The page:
Australia: Silence on G20 lockdown at “Peoples Summit” forum on civil liberties

A forum on civil liberties was convened on Wednesday as part of a three-day “Peoples’ Summit” being staged in Brisbane during the leadup to this weekend’s G20 summit in the Australian city. It provided a rather revealing glimpse of what passes for “opposition” by the various Greens, liberals, anarchists and pseudo-left groups involved.

Perhaps the most telling feature of the forum was that none of the speakers actually mentioned the full-scale assault on civil liberties and fundamental democratic rights underway in the city.

Brisbane is under virtual occupation by 6,000 police, backed by 2,000 military personnel, to prevent protests getting anywhere near the gathering of the world’s most powerful government and institutional leaders. The security forces have extensive special powers, including to conduct strip searches, order people to leave declared zones and make mass arrests. The lockdown is a testing ground for police-state conditions.

The silence from the speakers on this massive police-military operation, reputed to be the largest in Australian peacetime history, was all the more striking because at times they could barely be heard due to the noise of security helicopters hovering over the venue, in Brisbane’s West End.

Held in a church, the forum, entitled “Attacks on Civil Liberties and Democracy plus Spatial Politics and the Rights to the City,” was addressed by Brisbane barrister Stephen Keim and Griffith University law lecturer Chris Butler.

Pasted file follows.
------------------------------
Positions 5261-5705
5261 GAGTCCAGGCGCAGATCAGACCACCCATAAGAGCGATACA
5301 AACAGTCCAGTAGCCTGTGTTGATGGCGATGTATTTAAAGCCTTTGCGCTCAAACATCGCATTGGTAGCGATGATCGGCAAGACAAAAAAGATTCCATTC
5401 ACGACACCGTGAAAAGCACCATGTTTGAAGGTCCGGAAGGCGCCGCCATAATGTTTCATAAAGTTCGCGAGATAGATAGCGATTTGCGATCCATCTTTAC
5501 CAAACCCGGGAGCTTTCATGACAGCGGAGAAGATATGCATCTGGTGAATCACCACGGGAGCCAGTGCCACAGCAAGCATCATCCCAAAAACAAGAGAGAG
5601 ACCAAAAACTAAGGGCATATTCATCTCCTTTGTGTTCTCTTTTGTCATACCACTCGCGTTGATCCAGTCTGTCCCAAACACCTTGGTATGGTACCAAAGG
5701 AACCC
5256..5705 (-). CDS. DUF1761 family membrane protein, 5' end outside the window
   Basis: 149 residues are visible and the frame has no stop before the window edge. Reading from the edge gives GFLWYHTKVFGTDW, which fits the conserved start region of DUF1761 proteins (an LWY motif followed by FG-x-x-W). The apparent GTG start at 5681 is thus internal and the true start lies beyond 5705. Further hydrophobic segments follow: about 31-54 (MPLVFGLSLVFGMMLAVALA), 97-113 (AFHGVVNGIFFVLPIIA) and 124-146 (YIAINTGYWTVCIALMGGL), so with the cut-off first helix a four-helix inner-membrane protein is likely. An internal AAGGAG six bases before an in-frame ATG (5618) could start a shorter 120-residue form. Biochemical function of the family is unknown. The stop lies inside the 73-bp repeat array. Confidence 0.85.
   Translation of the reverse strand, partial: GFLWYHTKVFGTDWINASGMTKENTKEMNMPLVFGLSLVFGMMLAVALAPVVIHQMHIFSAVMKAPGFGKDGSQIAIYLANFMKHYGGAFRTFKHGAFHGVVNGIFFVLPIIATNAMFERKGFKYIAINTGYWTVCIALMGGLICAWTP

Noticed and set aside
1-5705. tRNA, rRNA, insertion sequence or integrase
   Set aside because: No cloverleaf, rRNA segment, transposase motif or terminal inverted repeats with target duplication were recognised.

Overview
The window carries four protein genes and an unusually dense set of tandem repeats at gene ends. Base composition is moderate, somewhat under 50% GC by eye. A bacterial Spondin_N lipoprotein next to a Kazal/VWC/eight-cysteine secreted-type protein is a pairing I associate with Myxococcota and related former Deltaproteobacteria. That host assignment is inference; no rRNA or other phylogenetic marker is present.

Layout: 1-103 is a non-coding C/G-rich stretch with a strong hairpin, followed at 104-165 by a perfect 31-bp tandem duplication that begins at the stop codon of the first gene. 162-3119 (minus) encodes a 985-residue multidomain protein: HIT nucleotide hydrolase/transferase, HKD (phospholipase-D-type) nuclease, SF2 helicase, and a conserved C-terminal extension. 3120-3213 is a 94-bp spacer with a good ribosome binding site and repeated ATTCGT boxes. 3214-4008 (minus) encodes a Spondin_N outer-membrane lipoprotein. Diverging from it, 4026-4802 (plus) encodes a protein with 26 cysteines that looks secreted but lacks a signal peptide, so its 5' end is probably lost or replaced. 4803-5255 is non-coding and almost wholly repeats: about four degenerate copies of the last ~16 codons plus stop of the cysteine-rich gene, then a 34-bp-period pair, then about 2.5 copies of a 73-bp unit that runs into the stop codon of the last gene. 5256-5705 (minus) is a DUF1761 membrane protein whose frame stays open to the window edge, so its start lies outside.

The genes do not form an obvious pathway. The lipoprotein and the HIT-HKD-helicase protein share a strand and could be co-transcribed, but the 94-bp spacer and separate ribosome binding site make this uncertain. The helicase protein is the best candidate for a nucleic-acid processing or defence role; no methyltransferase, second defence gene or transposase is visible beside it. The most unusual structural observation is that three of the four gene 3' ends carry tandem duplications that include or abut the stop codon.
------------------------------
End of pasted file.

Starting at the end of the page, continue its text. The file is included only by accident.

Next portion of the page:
Keim confined his talk narrowly to the new Section 35P of the Australian Security Intelligence Organisation (ASIO) Act, which imposes jail terms of up to 10 years for anyone divulging information about an ASIO “special intelligence operation.”

These are undercover infiltrations of political parties or other groups by ASIO agents, often for the purpose of “sting” operations, in which these operatives provoke or entrap members of the organisation into allegedly plotting or preparing to commit a crime.

Section 35P went through parliament with the unanimous backing of the Abbott Liberal-National government, the Labor Party opposition and the Greens. It is just one of the many deeply anti-democratic and repressive aspects of the barrage of “anti-terrorism” legislation currently being imposed on the Australian population on the phony pretext of combating Islamic State of Iraq and Syria (ISIS) and other terrorist groups.

While Keim suggested that members of the audience should be “critical and sceptical” of such laws adopted in the name of national security, his address actually covered over the essential thrust of Section 35P.

Echoing concerns voiced in sections of the corporate media, the barrister spoke only of the threat to journalists who might want to draw attention to a bungled operation by ASIO. He obscured the underlying thrust of Section 35P, which is to jail any member of a targeted group, particularly a socialist party, who exposes an ASIO spy or provocateur in its ranks.

Matters only got worse when Butler delivered an entire lecture on his topic: “Spatial Politics and the Rights to the City.” His purpose, he said, was to acquaint the audience with the work of Henri Levebre, a French ex-Stalinist philosopher who died in 1991.